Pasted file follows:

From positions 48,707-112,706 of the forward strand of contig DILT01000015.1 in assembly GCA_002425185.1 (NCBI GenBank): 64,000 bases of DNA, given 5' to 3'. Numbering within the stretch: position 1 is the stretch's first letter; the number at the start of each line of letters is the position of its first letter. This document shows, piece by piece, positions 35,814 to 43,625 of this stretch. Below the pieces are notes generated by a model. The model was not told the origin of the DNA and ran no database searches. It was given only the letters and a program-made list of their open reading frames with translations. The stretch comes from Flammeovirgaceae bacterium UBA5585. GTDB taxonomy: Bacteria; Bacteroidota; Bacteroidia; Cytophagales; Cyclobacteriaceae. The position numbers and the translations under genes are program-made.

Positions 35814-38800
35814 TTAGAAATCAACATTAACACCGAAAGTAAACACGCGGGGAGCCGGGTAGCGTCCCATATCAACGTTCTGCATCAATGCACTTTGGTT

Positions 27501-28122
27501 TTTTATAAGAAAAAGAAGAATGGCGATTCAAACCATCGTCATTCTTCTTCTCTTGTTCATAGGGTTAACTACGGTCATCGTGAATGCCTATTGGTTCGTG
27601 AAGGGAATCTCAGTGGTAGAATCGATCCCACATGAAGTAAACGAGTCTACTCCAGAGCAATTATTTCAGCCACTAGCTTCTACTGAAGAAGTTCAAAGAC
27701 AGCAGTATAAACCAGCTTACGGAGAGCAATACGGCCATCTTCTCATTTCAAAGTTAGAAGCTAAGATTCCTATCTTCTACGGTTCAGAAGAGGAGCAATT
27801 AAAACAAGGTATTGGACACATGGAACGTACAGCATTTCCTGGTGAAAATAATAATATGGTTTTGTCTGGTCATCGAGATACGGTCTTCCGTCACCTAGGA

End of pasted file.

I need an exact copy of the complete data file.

From positions 48,707-112,706 of the forward strand of contig DILT01000015.1 in assembly GCA_002425185.1 (NCBI GenBank): 64,000 bases of DNA, given 5' to 3'. Numbering within the stretch: position 1 is the stretch's first letter; the number at the start of each line of letters is the position of its first letter. This document shows, piece by piece, positions 35,814 to 43,625 of this stretch. Below the pieces are notes generated by a model. The model was not told the origin of the DNA and ran no database searches. It was given only the letters and a program-made list of their open reading frames with translations. The stretch comes from Flammeovirgaceae bacterium UBA5585. GTDB taxonomy: Bacteria; Bacteroidota; Bacteroidia; Cytophagales; Cyclobacteriaceae. The position numbers and the translations under genes are program-made.

Positions 35814-38800
35814 TTAGAAATCAACATTAACACCGAAAGTAAACACGCGGGGAGCCGGGTAGCGTCCCATATCAACGTTCTGCATCAATGCACTTTGGTT

Positions 27501-28122
27501 TTTTATAAGAAAAAGAAGAATGGCGATTCAAACCATCGTCATTCTTCTTCTCTTGTTCATAGGGTTAACTACGGTCATCGTGAATGCCTATTGGTTCGTG
27601 AAGGGAATCTCAGTGGTAGAATCGATCCCACATGAAGTAAACGAGTCTACTCCAGAGCAATTATTTCAGCCACTAGCTTCTACTGAAGAAGTTCAAAGAC
27701 AGCAGTATAAACCAGCTTACGGAGAGCAATACGGCCATCTTCTCATTTCAAAGTTAGAAGCTAAGATTCCTATCTTCTACGGTTCAGAAGAGGAGCAATT
27801 AAAACAAGGTATTGGACACATGGAACGTACAGCATTTCCTGGTGAAAATAATAATATGGTTTTGTCTGGTCATCGAGATACGGTCTTCCGTCACCTAGGA